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6

resize2fs probably didn't finish the job, but you can't tell because you missed the end of its output. You should not have gone ahead and executed lvreduce at that point. There is a very good chance that this corrupted part of your filesystem. Note that you cannot undo this operation by running lvextend and hoping that the lost bytes come back and that the ...


4

Linux pretty much ignores partition types, it cares more about the content on those partitions. So you don't need a swap partition type to use swap in Linux, and thus there is no issue with LVM not having partition types either. But you have to use the correct partition type to stop Windows from attempting to format your Linux data/swap partitions... it's ...


2

If you have LVM on it, the easy way out is to make a new partition of the free space, set it up as physical volume in LVM and add that physical volume to your volume group. You're probably right that gparted won't touch the partition as it is in use.


2

You've created a volume — an empty space where information can be stored. You can't mount it, because what gets mounted is a filesystem — a structure for information. Mounting makes a filesystem visible in a directory. Use the appropriate mkfs command to create a filesystem on the volume, e.g. to create an ext4 filesystem (the de facto standard on Linux) ...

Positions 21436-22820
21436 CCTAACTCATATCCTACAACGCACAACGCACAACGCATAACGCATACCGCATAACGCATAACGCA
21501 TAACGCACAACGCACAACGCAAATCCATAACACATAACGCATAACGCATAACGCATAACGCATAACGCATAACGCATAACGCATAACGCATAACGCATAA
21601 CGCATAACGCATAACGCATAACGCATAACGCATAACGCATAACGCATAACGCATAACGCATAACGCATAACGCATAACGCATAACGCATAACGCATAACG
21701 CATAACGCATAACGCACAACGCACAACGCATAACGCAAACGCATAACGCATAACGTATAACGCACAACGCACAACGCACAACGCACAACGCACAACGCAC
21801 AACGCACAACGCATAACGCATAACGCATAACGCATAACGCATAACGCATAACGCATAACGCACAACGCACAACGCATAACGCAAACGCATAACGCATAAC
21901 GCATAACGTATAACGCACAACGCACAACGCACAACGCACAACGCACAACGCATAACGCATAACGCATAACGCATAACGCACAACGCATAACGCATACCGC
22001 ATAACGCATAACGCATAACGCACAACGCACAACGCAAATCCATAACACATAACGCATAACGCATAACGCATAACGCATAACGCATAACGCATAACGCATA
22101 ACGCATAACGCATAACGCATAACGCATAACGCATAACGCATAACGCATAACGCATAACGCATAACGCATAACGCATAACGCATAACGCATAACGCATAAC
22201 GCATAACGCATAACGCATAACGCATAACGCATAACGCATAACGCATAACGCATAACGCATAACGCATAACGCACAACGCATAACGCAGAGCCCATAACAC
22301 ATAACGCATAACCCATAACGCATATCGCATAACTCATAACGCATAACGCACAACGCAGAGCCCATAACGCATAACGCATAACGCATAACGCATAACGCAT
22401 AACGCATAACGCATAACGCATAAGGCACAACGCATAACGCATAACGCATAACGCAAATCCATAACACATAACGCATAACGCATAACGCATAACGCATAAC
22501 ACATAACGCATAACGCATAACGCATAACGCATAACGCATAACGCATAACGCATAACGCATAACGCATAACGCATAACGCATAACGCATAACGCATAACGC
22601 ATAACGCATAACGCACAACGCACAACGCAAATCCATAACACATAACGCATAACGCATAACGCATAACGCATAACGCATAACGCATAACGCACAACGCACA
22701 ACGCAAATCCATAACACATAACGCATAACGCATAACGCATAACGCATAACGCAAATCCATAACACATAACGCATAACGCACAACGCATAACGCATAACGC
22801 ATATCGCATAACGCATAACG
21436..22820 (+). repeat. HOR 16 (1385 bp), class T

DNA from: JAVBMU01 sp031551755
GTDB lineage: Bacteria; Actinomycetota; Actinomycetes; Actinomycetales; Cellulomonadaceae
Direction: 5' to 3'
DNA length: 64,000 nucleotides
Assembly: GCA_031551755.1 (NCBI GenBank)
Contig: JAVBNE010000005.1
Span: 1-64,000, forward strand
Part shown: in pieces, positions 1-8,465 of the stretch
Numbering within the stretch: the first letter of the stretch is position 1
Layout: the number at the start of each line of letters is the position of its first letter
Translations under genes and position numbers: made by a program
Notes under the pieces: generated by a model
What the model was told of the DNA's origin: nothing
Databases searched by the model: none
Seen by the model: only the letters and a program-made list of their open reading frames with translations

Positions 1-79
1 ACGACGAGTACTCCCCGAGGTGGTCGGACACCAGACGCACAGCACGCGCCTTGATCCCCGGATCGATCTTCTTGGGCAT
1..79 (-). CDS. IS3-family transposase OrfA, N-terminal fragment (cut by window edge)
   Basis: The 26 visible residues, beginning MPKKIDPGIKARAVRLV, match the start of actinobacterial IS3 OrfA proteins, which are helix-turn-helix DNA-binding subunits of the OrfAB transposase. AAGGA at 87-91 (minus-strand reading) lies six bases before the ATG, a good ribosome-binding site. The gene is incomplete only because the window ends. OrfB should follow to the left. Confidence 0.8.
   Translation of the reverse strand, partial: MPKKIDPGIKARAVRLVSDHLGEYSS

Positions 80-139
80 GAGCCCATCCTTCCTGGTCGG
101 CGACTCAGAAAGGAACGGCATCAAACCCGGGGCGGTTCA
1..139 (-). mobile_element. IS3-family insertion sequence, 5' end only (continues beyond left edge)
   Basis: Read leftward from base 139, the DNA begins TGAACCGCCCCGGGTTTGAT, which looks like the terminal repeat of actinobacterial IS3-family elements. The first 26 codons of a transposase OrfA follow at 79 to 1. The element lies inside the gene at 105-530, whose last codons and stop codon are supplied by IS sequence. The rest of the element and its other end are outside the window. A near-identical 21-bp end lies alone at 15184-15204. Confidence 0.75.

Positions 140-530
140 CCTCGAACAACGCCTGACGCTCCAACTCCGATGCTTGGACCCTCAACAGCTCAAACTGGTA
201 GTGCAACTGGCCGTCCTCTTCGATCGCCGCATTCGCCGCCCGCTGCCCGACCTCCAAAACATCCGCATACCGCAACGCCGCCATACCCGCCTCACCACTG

2

You script is far more complicated than it needs to be and has a few problems: You use backticks rather than $(). Your script ignores all but the first logical volume it finds. You assume that lack of a mount-point for an lvpath means that there are no logical volumes. This assumption is just plain wrong. both lvs and lvdisplay already tell you the device ...


2

I think what happened is you did try to reduce lvm size before getting filesystem shrink. Should do resize2fs to shrink filesystem before lvmreduce Do not mount it. You might end up getting filesystem corruption. Check if you have vg metadata backup it is under /etc/lvm/ when you modify vg it puts there as default since you have access to there check it ...


1

The LVM2 Volume Group(s) on your PV are started. Logical Volumes on this VG(s) might also be started. Stop them with lvchange -an and vgchange -an (after making sure no filesystems from any VG/LV is mounted.)



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